A foreigner, having 500,000 Kuwaiti Dinar in his bank account, has been arrested by Kuwait police for allegedly begging.
The non-Kuwaiti beggar was held near a mosque in capital Kuwait City and remanded in custody.
“Servicemen were patrolling the area when they saw a man standing near a mosque and begging for money, telling worshipers that he badly needed cash and that he had no home,” Khaleej time quoted security sources as saying to Kuwaiti daily Al Rai.
“He was immediately arrested as he was breaking the law and was taken to Al Ahmadi police station where an investigation found that he had a bank account in a local bank worth more than 500,000 Kuwaiti Dinar (over Rs 10 crore),” the sources added.
Kuwait, like fellow members of the Gulf Cooperation Council (GCC) — Bahrain, Oman, Qatar, Saudi Arabia and the United Arab Emirates—does not allow begging and has pledged zero-tolerance towards begging for money, particularly during the month of Ramadan when people, both locals and foreigners, have a stronger tendency to donate money and to engage in acts of charity.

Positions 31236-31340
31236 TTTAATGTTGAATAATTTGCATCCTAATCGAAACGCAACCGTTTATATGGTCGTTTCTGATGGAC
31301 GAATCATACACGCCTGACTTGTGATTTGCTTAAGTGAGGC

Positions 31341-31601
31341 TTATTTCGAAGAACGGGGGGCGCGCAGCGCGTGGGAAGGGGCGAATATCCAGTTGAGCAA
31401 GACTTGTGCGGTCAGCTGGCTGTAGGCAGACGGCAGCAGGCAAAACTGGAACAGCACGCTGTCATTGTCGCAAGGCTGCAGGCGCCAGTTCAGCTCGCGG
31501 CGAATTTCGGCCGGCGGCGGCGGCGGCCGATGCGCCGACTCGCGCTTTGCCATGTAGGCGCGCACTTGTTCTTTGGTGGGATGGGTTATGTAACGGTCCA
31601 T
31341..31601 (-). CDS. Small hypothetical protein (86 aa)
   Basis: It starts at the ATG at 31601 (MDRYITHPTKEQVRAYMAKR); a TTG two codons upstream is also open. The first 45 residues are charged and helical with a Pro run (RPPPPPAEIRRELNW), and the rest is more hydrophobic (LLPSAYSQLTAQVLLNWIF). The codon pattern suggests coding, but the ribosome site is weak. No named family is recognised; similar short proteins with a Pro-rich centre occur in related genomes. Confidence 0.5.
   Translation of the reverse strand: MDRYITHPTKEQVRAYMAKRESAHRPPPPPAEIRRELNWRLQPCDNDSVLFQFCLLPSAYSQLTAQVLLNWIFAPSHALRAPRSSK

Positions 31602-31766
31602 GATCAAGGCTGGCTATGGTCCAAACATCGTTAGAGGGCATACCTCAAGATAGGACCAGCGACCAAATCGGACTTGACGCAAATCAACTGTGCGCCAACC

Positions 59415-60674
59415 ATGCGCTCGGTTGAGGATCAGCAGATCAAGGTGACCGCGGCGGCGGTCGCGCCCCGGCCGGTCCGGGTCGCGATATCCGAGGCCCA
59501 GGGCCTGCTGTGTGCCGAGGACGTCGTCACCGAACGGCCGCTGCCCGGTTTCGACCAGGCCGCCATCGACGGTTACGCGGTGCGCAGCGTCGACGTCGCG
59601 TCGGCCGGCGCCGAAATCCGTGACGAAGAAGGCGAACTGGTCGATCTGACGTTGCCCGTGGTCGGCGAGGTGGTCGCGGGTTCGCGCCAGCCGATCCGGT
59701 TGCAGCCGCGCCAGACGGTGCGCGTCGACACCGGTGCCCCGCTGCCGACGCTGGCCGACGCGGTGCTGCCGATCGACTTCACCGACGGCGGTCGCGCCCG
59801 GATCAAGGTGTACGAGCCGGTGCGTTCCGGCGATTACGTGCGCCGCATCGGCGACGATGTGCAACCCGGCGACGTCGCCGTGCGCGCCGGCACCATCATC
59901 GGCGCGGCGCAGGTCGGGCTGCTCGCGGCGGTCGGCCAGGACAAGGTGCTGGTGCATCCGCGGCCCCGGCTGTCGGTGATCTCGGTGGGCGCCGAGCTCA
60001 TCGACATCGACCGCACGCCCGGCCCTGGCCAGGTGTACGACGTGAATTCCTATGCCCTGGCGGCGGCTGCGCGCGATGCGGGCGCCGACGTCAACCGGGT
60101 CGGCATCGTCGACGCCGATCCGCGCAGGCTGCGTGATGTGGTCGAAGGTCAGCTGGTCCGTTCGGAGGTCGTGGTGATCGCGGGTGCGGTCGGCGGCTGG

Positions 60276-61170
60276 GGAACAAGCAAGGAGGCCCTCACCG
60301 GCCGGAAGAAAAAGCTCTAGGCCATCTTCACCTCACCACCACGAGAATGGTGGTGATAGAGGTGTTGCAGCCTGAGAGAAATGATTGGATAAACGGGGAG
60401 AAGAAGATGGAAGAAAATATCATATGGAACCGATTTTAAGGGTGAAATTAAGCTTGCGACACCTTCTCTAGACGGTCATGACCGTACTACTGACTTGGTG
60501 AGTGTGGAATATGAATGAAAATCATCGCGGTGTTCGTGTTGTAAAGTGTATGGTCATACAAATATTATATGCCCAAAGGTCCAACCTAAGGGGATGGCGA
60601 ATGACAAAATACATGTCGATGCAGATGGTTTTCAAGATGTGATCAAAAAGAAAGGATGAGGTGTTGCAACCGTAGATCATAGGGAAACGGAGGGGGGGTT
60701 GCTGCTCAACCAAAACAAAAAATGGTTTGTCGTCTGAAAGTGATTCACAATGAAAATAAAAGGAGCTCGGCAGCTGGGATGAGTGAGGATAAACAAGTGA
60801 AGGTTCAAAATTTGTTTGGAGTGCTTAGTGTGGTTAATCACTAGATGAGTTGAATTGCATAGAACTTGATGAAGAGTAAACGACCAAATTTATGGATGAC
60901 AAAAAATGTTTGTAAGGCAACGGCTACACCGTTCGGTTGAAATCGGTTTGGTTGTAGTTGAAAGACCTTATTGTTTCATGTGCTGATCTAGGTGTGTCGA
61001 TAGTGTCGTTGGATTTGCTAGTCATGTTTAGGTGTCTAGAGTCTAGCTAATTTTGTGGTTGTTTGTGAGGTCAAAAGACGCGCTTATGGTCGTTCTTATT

In April, Kuwait deported 22 beggars, including Asians, for harassing people.
Begging has turned into a lucrative activity for several foreigners in the Gulf, media reports have said.
A spokesperson for the social affairs ministry in Saudi Arabia said that foreigners made up around 85 per cent of all the beggars while the others were Saudi citizens.
In 2012, police in Kuwait City arrested an expatriate who disguised himself as a woman to beg for money.